Most recommendations for recovering from Jet-lag involve avoiding sleep at your destination until night time. Here is an alternative: Polyphasic sleep to pro-actively catchup on the sleep you are about to miss.
- Follow traditional best practices for avoiding Jet Lag.
- 20 minute naps every 4 hours: As soon as you land go on a dynamic “everyman” sleep schedule (20 minute nap every 4 hours) until night time and then either
- Sleep as long as you can (if you can); or
- if you cannot sleep, take another 20 minute nap and try sleeping again in another 4 hours.
- Repeat on the second day: When you wake up, record the time and plan on another 20 minute nap in 4 hours (and continue the cycle).
- Stop the nap schedule once you feel you are onto the local rhythm, but I recommend to stick with it for at least 2 days.
- Start on the plane: If you are on a really long flight with multiple connections, you can try starting your nap schedule early by napping at airports during connections or on the plane before you land.
Important: You are not trying to reduce sleep. You are trying to catch up on sleep you have already missed and future sleep you are about to miss. So don’t purposely stay up all night — if it’s night time and you can get an entire night’s sleep in, then go for it. But if it’s day time then be strict with your nap schedule.
- Take wind down time into account. It usually takes me 15-20 minutes to fall asleep, so I usually schedule my nap 15 minutes earlier and set my alarm for 35 minutes.
- It is ok if you don’t actually sleep. Lying in a comfy spot with your eyes closed for 20 minutes will refresh you enough to help push you through another 4 hours of awake.
- Plan your day around your sleep schedule to make sure you can get your naps in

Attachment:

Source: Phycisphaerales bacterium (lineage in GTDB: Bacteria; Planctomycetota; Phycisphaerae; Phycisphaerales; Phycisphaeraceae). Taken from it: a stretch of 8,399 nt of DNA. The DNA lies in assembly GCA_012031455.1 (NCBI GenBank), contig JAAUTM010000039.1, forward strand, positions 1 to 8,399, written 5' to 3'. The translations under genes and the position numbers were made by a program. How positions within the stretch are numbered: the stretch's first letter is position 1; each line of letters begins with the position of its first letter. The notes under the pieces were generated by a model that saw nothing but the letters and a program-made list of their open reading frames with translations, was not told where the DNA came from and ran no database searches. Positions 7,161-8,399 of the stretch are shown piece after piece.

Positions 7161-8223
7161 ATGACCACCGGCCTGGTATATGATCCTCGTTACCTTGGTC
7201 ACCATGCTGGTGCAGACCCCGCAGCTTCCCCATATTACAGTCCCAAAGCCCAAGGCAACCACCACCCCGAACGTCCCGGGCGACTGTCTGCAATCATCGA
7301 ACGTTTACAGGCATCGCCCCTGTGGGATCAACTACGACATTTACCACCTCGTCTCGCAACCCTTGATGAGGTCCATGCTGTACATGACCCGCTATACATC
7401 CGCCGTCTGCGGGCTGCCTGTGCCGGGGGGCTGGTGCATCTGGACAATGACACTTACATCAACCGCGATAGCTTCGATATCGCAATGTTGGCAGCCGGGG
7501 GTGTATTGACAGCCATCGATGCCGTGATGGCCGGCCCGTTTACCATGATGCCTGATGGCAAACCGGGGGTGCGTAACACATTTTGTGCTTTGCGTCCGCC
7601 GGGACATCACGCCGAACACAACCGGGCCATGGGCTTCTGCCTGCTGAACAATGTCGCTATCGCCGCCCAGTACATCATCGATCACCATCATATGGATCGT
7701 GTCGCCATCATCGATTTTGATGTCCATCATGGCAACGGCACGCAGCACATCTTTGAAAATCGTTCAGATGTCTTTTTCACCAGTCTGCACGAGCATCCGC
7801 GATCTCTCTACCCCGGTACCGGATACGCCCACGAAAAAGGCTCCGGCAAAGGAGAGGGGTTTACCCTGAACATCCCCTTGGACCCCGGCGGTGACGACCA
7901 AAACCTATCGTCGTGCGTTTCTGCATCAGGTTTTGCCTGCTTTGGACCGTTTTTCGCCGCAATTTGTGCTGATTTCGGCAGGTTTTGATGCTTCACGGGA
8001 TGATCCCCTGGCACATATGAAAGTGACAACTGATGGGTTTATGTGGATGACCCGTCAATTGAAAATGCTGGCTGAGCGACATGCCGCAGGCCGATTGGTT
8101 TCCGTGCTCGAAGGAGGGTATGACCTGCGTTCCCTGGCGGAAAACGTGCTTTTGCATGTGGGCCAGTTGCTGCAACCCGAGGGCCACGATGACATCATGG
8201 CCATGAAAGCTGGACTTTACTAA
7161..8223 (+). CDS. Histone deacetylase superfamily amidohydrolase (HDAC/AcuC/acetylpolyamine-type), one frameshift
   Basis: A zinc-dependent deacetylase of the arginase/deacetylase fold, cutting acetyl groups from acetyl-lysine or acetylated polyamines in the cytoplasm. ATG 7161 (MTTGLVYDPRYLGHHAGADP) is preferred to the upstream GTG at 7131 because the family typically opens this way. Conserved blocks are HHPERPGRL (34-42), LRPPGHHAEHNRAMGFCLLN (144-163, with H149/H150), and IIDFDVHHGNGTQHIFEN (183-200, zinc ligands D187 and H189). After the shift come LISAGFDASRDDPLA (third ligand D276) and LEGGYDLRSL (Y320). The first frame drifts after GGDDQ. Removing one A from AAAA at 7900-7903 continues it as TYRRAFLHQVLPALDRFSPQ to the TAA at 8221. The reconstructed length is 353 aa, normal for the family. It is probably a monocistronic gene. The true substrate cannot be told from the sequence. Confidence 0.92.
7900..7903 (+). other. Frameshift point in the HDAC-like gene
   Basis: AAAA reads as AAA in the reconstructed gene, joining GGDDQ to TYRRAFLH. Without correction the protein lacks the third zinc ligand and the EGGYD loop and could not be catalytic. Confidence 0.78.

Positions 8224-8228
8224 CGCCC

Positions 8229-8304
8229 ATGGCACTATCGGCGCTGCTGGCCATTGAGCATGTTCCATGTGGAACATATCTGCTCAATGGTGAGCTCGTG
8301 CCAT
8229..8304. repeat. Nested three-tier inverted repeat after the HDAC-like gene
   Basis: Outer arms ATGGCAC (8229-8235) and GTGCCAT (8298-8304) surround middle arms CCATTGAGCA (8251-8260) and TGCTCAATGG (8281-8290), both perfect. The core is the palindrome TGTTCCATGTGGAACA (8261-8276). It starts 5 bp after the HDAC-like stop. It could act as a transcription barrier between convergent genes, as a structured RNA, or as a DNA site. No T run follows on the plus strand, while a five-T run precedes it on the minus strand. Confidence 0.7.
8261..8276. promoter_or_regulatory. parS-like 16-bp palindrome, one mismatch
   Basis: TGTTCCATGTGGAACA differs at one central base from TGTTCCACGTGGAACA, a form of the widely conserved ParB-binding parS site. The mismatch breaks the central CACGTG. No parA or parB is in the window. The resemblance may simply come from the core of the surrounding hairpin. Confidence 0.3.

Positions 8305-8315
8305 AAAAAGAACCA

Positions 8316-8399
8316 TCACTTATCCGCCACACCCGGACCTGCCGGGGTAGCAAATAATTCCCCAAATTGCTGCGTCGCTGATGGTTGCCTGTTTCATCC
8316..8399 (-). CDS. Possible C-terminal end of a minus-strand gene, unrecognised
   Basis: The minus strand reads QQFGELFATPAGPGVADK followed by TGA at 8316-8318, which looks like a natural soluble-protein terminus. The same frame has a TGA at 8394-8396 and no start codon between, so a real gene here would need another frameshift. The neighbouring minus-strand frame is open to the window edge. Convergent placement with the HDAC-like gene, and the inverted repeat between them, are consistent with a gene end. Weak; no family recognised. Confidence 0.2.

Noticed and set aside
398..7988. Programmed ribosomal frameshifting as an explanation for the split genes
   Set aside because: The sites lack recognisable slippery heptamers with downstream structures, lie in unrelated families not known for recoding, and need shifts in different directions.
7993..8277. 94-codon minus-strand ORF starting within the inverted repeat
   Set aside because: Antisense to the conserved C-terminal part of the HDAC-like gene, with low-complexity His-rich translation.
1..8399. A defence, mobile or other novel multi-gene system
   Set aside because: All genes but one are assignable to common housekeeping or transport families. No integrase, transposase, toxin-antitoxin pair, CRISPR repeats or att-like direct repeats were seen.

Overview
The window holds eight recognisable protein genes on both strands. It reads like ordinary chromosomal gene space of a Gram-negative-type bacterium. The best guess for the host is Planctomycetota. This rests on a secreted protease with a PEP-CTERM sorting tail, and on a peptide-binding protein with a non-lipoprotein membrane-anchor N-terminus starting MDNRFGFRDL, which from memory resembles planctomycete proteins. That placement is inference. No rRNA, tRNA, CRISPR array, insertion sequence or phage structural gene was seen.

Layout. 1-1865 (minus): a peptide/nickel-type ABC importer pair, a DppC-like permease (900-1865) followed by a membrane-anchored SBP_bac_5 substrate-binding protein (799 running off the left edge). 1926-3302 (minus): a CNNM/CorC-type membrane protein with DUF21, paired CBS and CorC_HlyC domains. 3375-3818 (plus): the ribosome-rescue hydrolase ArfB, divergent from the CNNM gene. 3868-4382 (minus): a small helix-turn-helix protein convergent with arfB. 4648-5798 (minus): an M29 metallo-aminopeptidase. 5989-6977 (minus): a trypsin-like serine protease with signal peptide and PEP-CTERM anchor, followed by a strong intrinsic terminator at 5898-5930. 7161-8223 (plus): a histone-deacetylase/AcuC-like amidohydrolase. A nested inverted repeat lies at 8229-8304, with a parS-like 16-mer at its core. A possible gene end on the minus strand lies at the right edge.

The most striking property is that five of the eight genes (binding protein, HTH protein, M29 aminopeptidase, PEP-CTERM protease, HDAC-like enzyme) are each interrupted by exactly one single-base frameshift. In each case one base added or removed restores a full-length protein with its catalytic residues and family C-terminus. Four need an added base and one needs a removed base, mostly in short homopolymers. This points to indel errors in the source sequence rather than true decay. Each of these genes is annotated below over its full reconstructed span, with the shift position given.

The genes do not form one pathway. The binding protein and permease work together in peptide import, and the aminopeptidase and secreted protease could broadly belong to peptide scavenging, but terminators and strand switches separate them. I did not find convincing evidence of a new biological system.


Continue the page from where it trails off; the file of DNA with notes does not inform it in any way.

- Carry ear plugs and a night mask (and an inflatable pillow?) to maximize your “anywhere / anytime” nap opportunities.
- Use the website JetLagRooster.com to prep your sleep schedule even before you leave and get tips on how to adapt once you land (note: They do not have naps built into their schedule)
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Polyphasic sleep is the practice of replacing 8 hours of sleep per day with multiple shorter naps. If you’re a new parent, here is how to leverage polyphasic sleep to catchup on missing sleep.
Polyphasic sleep is the practice of replacing a single 8 hour sleep with multiple shorter naps. This is done maximize your “awake” hours: The claim is that you can achieve the same level of rest with less sleep, and have more hours in the day to do stuff.
When my daughter was born, I was forced into a polyphasic sleep routine (i.e.: I was woken up at night a lot). So I decided to try and continue the polyphasic sleep pattern during the day (i.e.: take power naps). Unlike traditional polyphasic sleepers, my focus was NOT on maximizing my awake time. My focus was on maximizing sleep time.
My plan was to try and sleep as much as possible during the night (with the expectation that I would be frequently woken up). During the day, I would take regimented power naps to catch up the the sleep I’ve missed.
- There needs to be at least two parents
- You need a flexible work schedule
- You need a private place to take naps during the day
My Polyphasic Sleep Routine
Nightime (~10PM to ~7AM)
- Try to get as much sleep as possible
- Don’t force yourself to stay awake
- Don’t force yourself to wake up at a specific time
Daytime (~7am to ~10pm)
- Adopt an Uberman sleep pattern during the day (or a modified Everyman)
- Take a 20-45 minute power nap every 3-4 hours. If you wake up at 6AM, you take a nap at 10AM, 2PM, 6PM. If you wake up an hour earlier or later, the schedule gets shifted appropriately.
- Capitalize on nap opportunities: If it’s only 3 hours since your last nap, but you have an opportunity for a power nap now, take the nap. Don’t wait another hour.
- Don’t oversleep. Once that 45 minute alarm goes off, get up!
- Don’t forget to nap. If you skip a nap, try to nap at the next opportunity and reset your nap schedule from that point.
- Carry an “instant-anywhere-nap-kit”: a blanket, inflatable pillow, eye blind, and ear plugs to allow for instant naps anywhere.
Did it work?
Yes — it actually worked really well for me. I got into a routine of taking two power naps at work, and then another power nap shortly after I got home. How much or little I slept during the night didn’t really affect my day-time productivity, as I could catchup on the missing sleep.
I only followed this routine for 2-3 months, as our daughter started sleeping full nights very early on (which I am very grateful for).